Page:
But I wouldn’t be able to write any of it if I took a swan dive off the slippery log. I’m in decent shape, but let’s face it: I’m a middle-aged writer with flat feet, not a mountain goat. My rubber-soled hiking boots were only making matters worse, preventing me from gaining traction on the curved, slimy wood. I thought about my wife back home, not only because I was frightened, but also because she’s a former gymnast with perfect balance. Never before had the phrase “Wish you were here” seemed so apt.
Abandoning my pride before a fall, I crouched down, intending to slide across on my belly. My guide, Tomas Wandik, who’d spent his entire life in this rain forest, had seen enough. He danced back across the log – my involuntary, ungenerous thought: Let’s see him navigate a traffic circle in Boston at rush hour – took both my hands, and, walking backward, led me across.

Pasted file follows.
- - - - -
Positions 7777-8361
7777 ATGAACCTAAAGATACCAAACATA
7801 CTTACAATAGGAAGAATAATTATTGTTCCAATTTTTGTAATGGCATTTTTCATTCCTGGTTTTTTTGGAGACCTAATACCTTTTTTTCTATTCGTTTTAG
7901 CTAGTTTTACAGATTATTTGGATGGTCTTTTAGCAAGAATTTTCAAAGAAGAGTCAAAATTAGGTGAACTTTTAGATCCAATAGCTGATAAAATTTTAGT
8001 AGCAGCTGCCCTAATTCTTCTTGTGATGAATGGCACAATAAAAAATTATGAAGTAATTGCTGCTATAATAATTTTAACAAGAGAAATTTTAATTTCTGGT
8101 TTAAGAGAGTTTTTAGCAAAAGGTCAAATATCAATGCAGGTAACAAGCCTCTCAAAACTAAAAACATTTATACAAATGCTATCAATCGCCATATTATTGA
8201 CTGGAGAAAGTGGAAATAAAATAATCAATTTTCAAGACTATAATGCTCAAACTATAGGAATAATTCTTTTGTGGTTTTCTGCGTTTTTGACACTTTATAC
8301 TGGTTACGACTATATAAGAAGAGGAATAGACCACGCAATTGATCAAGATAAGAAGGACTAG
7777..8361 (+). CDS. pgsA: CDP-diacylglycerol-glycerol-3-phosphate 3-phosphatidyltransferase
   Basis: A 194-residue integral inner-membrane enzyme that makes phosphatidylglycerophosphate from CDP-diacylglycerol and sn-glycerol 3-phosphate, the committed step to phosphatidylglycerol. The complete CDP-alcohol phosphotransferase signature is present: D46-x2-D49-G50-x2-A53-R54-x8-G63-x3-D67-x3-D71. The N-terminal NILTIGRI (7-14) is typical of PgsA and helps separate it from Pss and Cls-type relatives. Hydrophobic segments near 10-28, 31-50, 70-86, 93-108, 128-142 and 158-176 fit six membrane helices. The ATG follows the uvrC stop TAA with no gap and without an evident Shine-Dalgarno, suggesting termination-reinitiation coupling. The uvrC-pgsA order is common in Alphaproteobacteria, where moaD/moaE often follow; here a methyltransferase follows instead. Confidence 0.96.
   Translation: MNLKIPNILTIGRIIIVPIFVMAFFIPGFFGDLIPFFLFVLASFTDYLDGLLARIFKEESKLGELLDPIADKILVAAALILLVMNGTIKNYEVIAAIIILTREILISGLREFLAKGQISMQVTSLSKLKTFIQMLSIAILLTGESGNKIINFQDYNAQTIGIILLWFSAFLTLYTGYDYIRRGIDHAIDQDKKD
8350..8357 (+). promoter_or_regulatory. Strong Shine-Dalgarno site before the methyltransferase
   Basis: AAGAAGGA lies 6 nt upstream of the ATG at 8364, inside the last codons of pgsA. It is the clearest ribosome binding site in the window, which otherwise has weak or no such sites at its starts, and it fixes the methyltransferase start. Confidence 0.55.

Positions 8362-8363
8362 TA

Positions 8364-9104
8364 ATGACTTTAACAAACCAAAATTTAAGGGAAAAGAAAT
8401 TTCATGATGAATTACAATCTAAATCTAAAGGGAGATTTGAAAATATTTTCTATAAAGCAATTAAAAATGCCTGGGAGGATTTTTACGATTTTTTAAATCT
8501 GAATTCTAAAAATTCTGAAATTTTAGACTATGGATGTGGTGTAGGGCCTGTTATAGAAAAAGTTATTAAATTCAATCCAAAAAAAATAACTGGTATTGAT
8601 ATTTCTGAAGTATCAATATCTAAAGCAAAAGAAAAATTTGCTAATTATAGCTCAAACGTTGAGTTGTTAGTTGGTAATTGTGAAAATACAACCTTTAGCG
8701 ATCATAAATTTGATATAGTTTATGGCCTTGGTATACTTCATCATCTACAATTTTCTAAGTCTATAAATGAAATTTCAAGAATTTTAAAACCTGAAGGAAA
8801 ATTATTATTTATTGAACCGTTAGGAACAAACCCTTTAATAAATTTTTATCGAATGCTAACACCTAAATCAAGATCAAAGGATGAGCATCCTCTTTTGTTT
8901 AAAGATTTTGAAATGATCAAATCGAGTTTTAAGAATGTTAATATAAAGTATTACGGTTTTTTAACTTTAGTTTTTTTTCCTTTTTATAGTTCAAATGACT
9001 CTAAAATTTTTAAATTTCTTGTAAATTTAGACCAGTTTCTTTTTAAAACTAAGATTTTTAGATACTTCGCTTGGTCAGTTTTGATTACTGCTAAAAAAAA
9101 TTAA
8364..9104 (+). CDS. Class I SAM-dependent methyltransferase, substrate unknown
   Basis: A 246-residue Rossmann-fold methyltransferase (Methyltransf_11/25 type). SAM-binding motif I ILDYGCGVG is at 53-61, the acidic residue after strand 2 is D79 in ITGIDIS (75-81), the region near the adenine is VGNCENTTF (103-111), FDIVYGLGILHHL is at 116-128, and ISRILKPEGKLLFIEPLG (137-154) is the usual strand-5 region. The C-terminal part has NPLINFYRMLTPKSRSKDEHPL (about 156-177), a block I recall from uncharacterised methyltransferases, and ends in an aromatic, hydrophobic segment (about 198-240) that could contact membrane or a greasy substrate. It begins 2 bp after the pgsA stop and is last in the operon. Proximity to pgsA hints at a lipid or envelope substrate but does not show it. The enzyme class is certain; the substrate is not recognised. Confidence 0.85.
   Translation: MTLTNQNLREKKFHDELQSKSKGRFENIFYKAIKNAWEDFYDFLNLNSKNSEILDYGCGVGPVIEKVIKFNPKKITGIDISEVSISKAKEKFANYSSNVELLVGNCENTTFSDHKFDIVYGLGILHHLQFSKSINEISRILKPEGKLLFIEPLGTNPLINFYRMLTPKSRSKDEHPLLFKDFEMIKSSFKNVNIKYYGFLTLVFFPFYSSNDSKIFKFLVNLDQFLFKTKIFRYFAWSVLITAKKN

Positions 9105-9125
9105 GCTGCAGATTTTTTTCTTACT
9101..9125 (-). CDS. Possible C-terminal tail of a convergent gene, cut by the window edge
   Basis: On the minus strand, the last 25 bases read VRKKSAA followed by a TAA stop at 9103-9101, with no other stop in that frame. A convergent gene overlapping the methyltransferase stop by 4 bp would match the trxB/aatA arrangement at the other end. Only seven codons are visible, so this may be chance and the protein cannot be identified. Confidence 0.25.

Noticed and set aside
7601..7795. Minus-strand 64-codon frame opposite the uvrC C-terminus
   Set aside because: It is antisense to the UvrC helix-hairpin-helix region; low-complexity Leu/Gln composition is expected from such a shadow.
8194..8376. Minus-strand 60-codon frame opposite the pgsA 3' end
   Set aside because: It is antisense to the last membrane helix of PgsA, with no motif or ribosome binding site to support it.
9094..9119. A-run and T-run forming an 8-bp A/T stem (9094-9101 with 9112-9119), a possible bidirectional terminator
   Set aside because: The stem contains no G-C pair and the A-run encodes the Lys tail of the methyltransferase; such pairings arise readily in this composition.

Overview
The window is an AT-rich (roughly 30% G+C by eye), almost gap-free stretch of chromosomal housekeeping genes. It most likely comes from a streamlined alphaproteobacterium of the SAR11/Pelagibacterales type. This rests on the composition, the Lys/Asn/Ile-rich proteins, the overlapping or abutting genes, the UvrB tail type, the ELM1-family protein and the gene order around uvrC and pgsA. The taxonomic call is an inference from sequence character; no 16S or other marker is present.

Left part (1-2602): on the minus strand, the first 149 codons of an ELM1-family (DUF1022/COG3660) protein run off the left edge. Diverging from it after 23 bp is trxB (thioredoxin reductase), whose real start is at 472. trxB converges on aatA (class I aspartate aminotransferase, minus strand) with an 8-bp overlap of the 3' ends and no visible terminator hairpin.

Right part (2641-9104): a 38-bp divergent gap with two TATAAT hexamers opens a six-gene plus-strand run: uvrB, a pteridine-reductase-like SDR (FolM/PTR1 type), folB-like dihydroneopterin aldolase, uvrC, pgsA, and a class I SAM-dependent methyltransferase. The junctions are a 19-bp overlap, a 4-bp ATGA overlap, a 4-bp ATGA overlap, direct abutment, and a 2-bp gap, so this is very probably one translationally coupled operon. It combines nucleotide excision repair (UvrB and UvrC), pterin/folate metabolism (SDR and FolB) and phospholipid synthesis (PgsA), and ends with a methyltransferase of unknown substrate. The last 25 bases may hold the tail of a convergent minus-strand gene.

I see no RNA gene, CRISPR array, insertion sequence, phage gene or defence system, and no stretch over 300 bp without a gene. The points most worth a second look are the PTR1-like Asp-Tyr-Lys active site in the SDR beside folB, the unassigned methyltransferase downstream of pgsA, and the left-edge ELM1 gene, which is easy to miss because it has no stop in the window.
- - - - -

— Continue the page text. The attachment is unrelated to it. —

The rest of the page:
I found the story of the crash pretty much the same way the US Army found the valley: by stumbling across it while looking for something else. Rummaging through newspaper archives for another project, I came across a short item in the Chicago Tribune from June 1945. It explained that bad weather had delayed a plan to use gliders to rescue three plane crash survivors from an isolated New Guinea valley dubbed Shangri-La. I followed this lead to more articles in the Tribune and other newspapers recounting dramatic stories of the tribespeople, the paratroopers, the filmmaker, the rescue plan, and more.
It seemed too incredible to be true, especially because the story had been lost to history. Writers have made a cottage industry out of telling and retelling tales of World War II, but somehow this one had been almost overlooked. A pilot who dropped supplies to the survivors had published a collection of documents and his recollections, but that was it.